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The committed campaigner discusses the power of ‘catalytic philanthropy’, blending investments, and why he’s turned cold on private equity BY RICHARD NEWELL


ames Chen isn’t your typical Asian family office CIO. He’s the third generation member of a family manufacturing business operating from a base in Nigeria that was founded 60 years ago. “Chinese families go where the opportunities lie and our core business, which is enamelware, pots and pans, has been the family’s bread and butter for 90 years,” he told AsianInvestor, when asked about the unusual location. In total, the family has three different manufacturing businesses, employing over 2,000 people. It’s still family run, with Chen’s uncle and cousin overseeing the operation. Chen’s day job is running the family office and tracking the family’s investment portfolio (he did not respond to queries on its exact size). Plus he works on a variety of philanthropic projects, most of which have a dual mandate, for a financial and a social return. “I’ve found this to be the most interesting space to be working in now. When you are running portfolios in the market, it is about relative returns, whereas in the direct investment area it’s more about trying to create value.” The family investment portfolio is essentially a fund of fundstype operation with a very long term horizon. “Probably the biggest difference is that we are not so concerned about year to year performance,” Chen said. “We have the opportunity to think differently. That gives us a lot of flexibility. I don’t know what the ultimate return profile will be and it a great opportunity for us to take positions that others would not be able to do.” Having said that, Chen adds, “right now we are superconservative,” owing to a rather pessimistic view of the markets in the foreseeable future. Added to which “we are in probably one of the toughest operating environments [for the business]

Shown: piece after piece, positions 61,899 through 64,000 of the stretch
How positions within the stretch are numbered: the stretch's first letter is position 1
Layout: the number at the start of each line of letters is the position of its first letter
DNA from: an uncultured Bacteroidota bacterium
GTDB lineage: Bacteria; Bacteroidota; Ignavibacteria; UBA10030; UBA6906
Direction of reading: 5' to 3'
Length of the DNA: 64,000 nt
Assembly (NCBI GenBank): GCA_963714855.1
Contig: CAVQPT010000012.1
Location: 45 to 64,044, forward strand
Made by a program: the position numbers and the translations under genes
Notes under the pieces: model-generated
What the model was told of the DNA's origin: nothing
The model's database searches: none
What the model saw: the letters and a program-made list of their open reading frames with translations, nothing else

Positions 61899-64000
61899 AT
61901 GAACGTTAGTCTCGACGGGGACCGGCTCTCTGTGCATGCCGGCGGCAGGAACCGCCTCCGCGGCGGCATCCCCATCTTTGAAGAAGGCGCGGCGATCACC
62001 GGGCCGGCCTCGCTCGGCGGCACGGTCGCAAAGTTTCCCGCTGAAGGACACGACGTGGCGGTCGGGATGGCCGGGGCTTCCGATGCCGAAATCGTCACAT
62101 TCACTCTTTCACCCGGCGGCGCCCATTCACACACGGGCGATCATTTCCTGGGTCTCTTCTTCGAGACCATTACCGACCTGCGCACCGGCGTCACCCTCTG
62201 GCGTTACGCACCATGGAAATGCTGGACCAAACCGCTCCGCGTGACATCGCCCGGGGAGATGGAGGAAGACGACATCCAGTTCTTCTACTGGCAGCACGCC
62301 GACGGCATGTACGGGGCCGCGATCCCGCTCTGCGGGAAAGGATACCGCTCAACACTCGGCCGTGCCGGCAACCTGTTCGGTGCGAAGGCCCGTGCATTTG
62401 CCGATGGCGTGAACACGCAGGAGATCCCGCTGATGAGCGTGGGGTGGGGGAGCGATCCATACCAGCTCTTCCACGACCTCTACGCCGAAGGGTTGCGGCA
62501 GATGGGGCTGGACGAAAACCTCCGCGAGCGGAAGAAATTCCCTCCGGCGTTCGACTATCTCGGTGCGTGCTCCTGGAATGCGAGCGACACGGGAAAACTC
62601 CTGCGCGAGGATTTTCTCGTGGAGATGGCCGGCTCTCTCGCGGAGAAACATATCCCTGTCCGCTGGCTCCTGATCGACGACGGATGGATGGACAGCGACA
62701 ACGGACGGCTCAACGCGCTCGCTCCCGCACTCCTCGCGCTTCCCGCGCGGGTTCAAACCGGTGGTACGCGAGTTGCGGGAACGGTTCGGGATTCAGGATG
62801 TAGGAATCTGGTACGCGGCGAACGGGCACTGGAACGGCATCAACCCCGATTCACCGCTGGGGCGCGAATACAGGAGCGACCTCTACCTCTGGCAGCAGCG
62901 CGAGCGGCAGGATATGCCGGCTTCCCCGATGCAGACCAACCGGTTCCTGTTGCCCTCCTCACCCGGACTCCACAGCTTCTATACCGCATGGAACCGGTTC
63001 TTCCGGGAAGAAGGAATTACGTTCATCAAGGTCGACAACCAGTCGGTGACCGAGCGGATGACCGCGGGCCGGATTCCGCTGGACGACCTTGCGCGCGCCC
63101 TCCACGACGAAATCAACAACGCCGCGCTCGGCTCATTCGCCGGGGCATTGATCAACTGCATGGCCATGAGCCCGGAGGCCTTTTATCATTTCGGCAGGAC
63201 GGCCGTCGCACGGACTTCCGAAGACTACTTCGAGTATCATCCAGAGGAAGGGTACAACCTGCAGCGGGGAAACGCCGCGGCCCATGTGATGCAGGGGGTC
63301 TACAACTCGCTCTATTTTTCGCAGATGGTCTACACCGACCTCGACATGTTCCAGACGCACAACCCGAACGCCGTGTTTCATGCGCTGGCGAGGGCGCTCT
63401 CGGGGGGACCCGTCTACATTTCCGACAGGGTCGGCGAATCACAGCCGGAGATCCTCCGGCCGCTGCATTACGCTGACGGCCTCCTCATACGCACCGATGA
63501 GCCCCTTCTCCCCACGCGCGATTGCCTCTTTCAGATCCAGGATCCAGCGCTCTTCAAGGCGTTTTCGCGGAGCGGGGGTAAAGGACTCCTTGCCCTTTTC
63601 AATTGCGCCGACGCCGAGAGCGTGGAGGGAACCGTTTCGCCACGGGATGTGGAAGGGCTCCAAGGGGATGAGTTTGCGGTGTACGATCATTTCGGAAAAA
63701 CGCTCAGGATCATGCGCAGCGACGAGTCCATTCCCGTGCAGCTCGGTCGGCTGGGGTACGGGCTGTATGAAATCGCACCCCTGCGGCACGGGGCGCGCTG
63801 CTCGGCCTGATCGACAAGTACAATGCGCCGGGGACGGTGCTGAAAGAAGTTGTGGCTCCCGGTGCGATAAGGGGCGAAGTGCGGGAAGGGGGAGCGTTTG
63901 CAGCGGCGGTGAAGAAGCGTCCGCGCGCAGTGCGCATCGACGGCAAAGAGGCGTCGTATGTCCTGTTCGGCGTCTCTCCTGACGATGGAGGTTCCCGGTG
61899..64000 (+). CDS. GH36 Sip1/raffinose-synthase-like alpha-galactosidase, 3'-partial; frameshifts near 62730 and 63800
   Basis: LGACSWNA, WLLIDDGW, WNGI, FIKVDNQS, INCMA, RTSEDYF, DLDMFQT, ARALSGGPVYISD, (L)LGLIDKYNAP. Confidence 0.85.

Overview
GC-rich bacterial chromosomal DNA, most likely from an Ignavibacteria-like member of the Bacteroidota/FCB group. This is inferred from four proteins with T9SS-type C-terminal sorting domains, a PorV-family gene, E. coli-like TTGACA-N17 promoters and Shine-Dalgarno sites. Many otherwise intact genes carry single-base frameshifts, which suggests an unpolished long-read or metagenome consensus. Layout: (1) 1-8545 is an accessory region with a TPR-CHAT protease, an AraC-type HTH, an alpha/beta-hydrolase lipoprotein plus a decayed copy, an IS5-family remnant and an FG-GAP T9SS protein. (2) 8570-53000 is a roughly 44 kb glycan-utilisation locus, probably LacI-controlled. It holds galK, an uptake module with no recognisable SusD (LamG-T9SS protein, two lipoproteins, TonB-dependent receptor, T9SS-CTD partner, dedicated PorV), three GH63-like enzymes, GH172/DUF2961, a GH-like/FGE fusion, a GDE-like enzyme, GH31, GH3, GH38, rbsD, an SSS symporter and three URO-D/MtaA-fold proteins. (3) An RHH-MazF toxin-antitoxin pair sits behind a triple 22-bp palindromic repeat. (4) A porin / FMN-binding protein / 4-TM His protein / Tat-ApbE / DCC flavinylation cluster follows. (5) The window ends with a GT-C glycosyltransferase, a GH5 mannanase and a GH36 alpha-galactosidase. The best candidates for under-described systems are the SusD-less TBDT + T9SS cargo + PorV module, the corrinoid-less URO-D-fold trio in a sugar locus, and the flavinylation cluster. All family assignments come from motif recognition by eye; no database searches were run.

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This conservativism is reflected in the family’s asset allocation, which shuns bonds completely owing to falling yields and has fully 30% invested in gold. “We are very much into the gold space,” said Chen. “We invest in the both the physical gold and gold equities. We put a lot of effort into understanding and working around that. So that’s quite niche, but otherwise a lot of the managers we use would be quite well known. “I have a very grim view of what’s going to happen in the world. I hope I’m wrong but I don’t want to be unprepared.” The equity portfolio, which constitutes about 70% of the family office’s overall assets, is heavily tilted towards emerging markets and private equity venture investments. In the private equity segment, the family has invested in a lot of secondary ventures. “There was a point in time where we found those investments very attractive, but now there is too much money in that space,” Chen noted. He has already stopped investing in private equity, though. “We are just running off the portfolio now. We don’t feel we are properly being compensated for the risk we are taking in the market now.” Instead, he’s begun looking for more niche opportunities. “We tend to look for special situations rather than the big brand name funds; niche things like forestry, or mining, rather than these big buyout type funds. We have a done a number of start-up situations too.”